The first 'Ready for PlayStation 5' TVs are the recently launched X900H (XH90) and Z8H (ZH8) models. The new program covers 4K120 support, a new Bravia Game Mode, and more.
Ready for PlayStation 5
Sony's TV and PlayStation division have jointly launched a new initiative to mark TVs that are ready for the next-generation video/audio features in PlayStation 5.
The company said that its X900H (XH90) 4K LCD TVs and Z8H (ZH8) 8K LCD TVs are the first models to receive the stamp of approval. Both will support 4K resolution at 120fps (frames per second) via HDMI 2.1. X900H (XH90) has input lag of just 7.2 ms (in 120fps mode). Z8H (ZH8) will support 8K from PS5 following a firmware update.
TV makers like LG and Samsung are also offering TVs with HDMI 2.1.
- "The XH90 displays gameplay images of up to 4K resolution at 120 fps with a very low input lag of 7.2ms. The ZH8 is capable of displaying incredibly detailed 8K resolution images4 while also showcasing 4K resolution gameplay images at super-smooth 120 fps (supporting spec varies by PS5 game). Both TVs will provide extremely smooth gaming experiences with the PS5 console," said Sony.
The company indicated that some future models will also be labeled ready for PS5. It should be noted that Sony's new 4K LCD flagship X950H (XH95) and new 2020 OLED models (A8H/A8 and A9) are not part of the program. These TVs lack HDMI 2.1 ports.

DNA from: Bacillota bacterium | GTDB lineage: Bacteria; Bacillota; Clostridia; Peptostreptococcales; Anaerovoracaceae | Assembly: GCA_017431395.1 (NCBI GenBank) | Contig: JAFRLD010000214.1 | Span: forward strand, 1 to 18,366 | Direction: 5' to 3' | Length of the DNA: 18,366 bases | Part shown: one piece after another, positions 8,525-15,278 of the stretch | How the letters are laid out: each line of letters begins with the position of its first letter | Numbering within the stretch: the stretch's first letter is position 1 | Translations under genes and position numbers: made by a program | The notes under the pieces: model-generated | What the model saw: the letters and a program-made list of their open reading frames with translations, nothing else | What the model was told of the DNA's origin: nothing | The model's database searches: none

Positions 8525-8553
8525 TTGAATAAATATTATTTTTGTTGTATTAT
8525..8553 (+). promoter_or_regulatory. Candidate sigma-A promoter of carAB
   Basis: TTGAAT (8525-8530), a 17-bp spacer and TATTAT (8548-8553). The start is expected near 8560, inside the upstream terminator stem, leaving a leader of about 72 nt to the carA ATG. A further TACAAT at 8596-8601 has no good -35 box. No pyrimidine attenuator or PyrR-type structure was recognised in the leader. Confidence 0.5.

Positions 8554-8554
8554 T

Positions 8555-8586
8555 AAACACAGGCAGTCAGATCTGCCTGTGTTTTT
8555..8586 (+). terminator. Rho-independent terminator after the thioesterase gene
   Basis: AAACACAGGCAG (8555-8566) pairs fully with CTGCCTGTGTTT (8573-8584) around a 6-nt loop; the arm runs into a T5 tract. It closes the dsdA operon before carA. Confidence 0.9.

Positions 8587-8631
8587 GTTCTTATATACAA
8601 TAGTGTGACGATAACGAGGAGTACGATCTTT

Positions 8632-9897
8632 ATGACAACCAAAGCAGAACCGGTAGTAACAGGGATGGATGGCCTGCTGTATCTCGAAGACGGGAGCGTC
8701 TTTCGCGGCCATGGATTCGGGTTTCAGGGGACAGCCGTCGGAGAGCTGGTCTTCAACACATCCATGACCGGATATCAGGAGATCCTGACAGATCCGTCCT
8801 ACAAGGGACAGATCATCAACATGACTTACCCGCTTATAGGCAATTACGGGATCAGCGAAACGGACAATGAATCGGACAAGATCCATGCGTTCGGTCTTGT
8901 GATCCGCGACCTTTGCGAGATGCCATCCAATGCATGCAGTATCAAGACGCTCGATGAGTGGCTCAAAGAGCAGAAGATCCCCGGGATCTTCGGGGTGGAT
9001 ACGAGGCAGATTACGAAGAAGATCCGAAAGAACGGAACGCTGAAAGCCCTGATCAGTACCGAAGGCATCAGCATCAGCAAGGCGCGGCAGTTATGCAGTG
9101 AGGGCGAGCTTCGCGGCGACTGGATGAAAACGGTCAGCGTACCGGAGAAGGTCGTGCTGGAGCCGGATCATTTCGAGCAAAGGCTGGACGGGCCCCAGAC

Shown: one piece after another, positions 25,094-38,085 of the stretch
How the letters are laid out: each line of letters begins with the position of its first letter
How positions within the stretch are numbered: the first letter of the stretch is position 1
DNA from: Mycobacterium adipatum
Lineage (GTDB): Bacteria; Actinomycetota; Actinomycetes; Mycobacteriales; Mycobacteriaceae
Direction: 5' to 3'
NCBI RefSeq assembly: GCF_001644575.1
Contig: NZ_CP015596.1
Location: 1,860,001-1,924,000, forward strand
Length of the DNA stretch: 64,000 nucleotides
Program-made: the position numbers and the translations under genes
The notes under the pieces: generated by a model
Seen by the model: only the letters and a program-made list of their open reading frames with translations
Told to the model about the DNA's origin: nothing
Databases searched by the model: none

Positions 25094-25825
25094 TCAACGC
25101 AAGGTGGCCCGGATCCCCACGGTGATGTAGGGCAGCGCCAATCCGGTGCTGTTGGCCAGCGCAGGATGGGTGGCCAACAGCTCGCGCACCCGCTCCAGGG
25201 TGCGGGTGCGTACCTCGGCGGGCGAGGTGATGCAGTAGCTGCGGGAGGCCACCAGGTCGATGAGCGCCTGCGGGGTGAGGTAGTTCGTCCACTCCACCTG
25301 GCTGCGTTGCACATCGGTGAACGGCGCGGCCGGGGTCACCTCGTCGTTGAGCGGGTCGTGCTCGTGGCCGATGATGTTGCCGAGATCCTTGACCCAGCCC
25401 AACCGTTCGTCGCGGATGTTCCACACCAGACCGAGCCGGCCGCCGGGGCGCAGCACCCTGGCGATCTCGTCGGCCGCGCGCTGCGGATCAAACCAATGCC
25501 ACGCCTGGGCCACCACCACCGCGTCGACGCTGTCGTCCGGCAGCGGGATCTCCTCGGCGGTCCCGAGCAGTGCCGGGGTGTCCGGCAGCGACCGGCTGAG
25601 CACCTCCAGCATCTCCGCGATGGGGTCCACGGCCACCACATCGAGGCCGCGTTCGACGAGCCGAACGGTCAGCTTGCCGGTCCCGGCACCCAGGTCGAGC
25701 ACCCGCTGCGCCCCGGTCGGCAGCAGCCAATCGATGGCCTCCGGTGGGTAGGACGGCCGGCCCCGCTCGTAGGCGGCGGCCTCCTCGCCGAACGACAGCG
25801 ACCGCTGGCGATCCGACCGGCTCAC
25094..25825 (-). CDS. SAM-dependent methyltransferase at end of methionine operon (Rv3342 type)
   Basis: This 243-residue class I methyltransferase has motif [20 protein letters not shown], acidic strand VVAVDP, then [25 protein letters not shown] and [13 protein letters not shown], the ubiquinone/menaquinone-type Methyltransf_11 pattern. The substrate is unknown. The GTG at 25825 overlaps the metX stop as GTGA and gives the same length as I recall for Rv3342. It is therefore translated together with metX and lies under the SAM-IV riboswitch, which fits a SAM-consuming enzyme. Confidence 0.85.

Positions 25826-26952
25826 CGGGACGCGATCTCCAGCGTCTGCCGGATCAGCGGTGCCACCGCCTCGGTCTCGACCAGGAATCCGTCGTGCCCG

Bravia Game Mode
The initiative also covers a new 'Bravia Game Mode' that automatically puts the TV into game mode after a game loads on PS5. It sounds like HDMI ALLM, which is also supported in TVs from other manufacturer, although Sony refrained from mentioning ALLM by name.
Furthermore, this feature lets the TV wake from stand-by together with PS5. It will also be possible to control the PS5 console via the TV remote control.
Lastly, the company highlighted 'immersive sound' without providing any further details as to what level of support is required by the TV. With PlayStation 5 Sony has developed a new 'Tempest' object-based audio technology to provide more immersive game audio - similar to Dolby Atmos. With object-based technology each sound can be encoded as an object rather than pre-mixed to surround channels.
Sony released this graphic as part of its announcement.